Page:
No admission of guilt. No denial. No justice.
Commentary: White says SEC shouldn't let crooks just walk away.
By Al Lewis - MarketWatch
“Public accountability in particular kinds of cases can be quite important,” White said. “And if you don’t get them, you litigate them.”
SEC to seek admissions in fraud casesSecurities and Exchange Commission Chairman Mary Jo White says the regulator plans to require some defendants to admit to wrongdoing as a condition of settling securities fraud charges.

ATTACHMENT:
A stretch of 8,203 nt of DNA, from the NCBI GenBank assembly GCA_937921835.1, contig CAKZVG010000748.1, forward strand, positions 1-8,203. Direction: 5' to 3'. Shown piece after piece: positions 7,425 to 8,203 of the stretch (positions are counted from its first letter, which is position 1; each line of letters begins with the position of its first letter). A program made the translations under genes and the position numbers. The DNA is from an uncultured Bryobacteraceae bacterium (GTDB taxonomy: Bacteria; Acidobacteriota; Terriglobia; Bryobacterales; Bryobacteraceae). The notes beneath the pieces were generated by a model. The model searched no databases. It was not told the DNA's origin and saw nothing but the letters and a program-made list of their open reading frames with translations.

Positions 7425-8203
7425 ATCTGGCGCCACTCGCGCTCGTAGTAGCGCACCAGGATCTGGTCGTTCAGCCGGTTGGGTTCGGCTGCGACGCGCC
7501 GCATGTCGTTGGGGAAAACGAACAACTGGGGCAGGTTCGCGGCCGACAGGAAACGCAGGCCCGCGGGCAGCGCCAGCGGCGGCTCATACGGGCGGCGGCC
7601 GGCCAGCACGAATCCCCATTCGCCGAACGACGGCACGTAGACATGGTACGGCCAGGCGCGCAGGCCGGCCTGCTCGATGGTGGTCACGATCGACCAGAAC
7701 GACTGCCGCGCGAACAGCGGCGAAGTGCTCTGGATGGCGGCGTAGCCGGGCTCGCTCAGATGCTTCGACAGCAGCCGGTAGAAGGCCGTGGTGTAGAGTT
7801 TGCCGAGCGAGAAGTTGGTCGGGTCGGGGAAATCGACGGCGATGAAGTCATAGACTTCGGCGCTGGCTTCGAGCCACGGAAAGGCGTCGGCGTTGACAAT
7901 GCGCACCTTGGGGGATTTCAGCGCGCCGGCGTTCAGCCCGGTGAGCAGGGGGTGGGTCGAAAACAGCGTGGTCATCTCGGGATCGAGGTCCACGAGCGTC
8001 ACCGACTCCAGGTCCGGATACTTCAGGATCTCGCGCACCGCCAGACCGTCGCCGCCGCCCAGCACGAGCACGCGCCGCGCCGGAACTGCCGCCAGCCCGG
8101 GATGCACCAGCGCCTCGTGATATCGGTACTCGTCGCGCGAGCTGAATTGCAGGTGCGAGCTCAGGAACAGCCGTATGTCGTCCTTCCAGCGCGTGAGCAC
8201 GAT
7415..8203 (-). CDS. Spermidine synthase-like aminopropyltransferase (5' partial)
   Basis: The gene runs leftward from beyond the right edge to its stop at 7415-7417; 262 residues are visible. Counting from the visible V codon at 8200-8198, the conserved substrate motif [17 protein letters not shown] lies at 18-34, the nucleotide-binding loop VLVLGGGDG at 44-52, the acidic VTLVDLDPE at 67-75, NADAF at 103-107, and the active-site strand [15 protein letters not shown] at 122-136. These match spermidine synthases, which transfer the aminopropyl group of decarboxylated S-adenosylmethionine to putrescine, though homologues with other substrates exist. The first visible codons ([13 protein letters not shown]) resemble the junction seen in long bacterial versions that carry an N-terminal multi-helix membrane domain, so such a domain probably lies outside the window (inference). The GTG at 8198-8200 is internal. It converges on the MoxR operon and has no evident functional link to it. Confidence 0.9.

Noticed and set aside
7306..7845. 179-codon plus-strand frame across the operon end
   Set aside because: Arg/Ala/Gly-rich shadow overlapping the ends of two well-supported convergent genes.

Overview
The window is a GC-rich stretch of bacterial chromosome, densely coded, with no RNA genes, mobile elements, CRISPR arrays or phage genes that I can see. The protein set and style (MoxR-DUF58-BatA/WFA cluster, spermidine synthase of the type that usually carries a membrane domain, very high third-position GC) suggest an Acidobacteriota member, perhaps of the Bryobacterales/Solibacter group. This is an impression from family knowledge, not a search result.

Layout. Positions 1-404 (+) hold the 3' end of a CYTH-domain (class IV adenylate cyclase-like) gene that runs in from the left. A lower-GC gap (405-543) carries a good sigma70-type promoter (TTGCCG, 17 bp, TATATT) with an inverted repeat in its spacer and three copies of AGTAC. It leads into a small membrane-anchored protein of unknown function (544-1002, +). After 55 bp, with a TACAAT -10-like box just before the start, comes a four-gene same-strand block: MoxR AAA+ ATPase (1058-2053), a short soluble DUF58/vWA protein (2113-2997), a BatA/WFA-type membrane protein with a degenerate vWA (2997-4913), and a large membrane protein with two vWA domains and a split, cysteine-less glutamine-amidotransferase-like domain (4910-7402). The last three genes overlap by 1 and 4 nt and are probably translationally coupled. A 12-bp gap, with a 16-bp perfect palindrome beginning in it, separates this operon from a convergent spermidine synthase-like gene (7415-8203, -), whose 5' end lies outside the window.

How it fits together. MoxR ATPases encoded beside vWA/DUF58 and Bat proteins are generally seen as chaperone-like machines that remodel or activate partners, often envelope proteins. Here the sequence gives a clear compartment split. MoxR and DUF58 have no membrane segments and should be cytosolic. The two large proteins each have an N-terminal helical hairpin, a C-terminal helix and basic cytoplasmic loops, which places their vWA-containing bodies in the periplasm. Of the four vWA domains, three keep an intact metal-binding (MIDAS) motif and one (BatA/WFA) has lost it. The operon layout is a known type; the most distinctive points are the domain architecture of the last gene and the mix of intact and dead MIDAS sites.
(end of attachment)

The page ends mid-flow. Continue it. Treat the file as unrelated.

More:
Tough talk. But hasn’t the SEC already dispensed with most cases related to the 2008 financial crisis? Many of Wall Street’s giants — including Bank of America Corp. BAC -2.64% , Goldman Sachs Group Inc. GS -1.06% and J.P. Morgan Chase & Co. JPM -0.82% — have settled civil fraud charges without admitting or denying guilt. And this rush to closure has made a mockery of justice.Anyone who settles without admitting guilt can later claim it did so only to avoid the legal bills. And in this light, some may view the SEC as a government extortionist, shaking down companies with accusations that never can be tested in court.
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